First, the Status of Forces Agreement (SOFA) is now called the Security Agreement (SA). I like SOFA better because it makes the journal title more ironic.
Second, we still do not know how the SOFA is going to affect our every day mission here in Iraq; at least not yet. We cannot talk about it to the press, which is good because all I know about it came from Fox News and since they seem to know more than we do, maybe I could ask them.
The basics are pretty straight forward. All US forces out of the cities by June of 2009 and out of the country by 2011. We will coordinate operations with Iraq Security Forces. We will turn over detainees or have to show a burden of proof to keep them in detention. These are the biggies within the entire agreement. Since the agreement was made by the US administration and the Iraqi administration I’m that its simple and easy to understand.
And it’s in the broad definitions of the words “cities” and “out of” and “operations” that the SOFA gets interesting. What defines a city in Iraq? Is it by population? Square miles? Historical boundaries? My FOB is nowhere near a city. But what about a base on the outskirts of al Hilla, or Karbala, or Baghdad? Baghdad! We’re going to leave (out of) the IZ? Leave (out of) the bases near Sadr City in the Shi’a slums of Baghdad? If it means giving the mission of security over to the Iraqis then I am all for it and wish them luck.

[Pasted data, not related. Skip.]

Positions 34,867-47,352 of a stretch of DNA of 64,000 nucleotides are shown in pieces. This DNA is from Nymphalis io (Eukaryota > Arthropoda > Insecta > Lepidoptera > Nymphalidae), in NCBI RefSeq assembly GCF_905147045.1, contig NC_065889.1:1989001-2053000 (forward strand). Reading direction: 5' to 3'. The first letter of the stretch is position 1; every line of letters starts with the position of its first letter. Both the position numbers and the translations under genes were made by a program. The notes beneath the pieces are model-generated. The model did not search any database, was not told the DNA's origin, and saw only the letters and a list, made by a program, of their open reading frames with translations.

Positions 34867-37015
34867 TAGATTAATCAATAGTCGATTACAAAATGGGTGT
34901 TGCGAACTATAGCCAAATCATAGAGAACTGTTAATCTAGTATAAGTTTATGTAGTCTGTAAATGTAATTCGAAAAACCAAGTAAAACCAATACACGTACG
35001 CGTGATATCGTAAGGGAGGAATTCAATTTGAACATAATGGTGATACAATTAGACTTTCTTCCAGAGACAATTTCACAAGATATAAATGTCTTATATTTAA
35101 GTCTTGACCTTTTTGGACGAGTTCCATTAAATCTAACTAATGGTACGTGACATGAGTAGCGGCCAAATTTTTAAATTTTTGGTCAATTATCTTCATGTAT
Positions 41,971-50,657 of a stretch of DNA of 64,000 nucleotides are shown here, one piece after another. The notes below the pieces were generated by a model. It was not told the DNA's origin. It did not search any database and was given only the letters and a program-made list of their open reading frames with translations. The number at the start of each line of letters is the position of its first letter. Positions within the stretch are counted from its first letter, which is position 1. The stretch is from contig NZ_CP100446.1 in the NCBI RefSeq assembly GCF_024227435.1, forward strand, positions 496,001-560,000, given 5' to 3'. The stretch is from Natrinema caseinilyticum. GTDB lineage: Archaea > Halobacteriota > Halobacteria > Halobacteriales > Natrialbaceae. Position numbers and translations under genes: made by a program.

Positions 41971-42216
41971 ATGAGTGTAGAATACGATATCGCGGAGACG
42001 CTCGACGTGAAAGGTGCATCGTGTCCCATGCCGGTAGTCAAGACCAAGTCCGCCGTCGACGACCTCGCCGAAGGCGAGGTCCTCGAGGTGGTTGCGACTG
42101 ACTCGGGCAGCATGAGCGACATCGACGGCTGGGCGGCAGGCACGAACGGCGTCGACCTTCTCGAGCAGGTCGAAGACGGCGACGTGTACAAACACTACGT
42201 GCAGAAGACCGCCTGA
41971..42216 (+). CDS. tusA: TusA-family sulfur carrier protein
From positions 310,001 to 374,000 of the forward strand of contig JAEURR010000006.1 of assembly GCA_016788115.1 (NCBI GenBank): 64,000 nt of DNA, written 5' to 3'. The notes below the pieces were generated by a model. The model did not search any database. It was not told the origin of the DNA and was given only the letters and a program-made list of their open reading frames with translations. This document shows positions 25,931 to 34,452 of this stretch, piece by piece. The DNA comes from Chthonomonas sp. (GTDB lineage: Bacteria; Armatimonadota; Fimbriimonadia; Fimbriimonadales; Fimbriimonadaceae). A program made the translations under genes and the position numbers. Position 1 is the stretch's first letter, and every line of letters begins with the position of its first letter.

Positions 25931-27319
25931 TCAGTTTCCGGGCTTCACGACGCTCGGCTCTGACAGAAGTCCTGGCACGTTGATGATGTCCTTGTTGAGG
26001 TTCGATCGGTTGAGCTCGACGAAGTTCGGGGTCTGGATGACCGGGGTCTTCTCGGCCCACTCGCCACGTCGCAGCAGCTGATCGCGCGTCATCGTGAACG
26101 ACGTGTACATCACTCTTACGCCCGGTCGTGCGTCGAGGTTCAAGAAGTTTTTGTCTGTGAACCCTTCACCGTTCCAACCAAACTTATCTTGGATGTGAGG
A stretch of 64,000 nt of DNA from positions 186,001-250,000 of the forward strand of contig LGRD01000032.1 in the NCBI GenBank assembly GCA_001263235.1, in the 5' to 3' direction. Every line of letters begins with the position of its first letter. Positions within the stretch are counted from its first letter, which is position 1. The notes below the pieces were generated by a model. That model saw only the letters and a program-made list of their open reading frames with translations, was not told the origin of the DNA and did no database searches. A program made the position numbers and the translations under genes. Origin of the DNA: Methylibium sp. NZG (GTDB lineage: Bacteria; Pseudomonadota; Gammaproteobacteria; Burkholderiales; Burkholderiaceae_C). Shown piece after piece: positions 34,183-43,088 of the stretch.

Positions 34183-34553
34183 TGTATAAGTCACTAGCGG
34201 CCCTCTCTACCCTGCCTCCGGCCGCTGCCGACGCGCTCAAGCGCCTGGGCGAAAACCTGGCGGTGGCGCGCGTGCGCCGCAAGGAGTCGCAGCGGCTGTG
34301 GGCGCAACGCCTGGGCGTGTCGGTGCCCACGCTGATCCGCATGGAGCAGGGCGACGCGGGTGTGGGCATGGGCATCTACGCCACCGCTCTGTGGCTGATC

Thank goodness we have lawyers to sort this entire mess out! You know that the war has changed dramatically when we look to the lawyers for guidance with the day to day stuff. Our military lawyers at the highest levels are deciphering the legal implications of the SOFA. In a few weeks (because that’s all they have) they will let us know how our relationship with Iraq has changed.
I'm not worried. We will always have the right to defend ourselves. And no, I don’t think we’ll be taking orders from the ISF any time soon. In the end, the level of coordination that will come from the SOFA will only serve to get us extricated from Iraq easier rather than harder. We’d rather wave good-bye than shoot our way out.
The bottom line is that this is the mark on the calendar no one wanted to make for the past four or five years. We are leaving Iraq and barring a catastrophic incident with any one of Iraq’s neighbors, that’s not going to change. The SOFA is the beginning of the end.
However, until the SOFA turns into the SA, we’ll be sitting and waiting.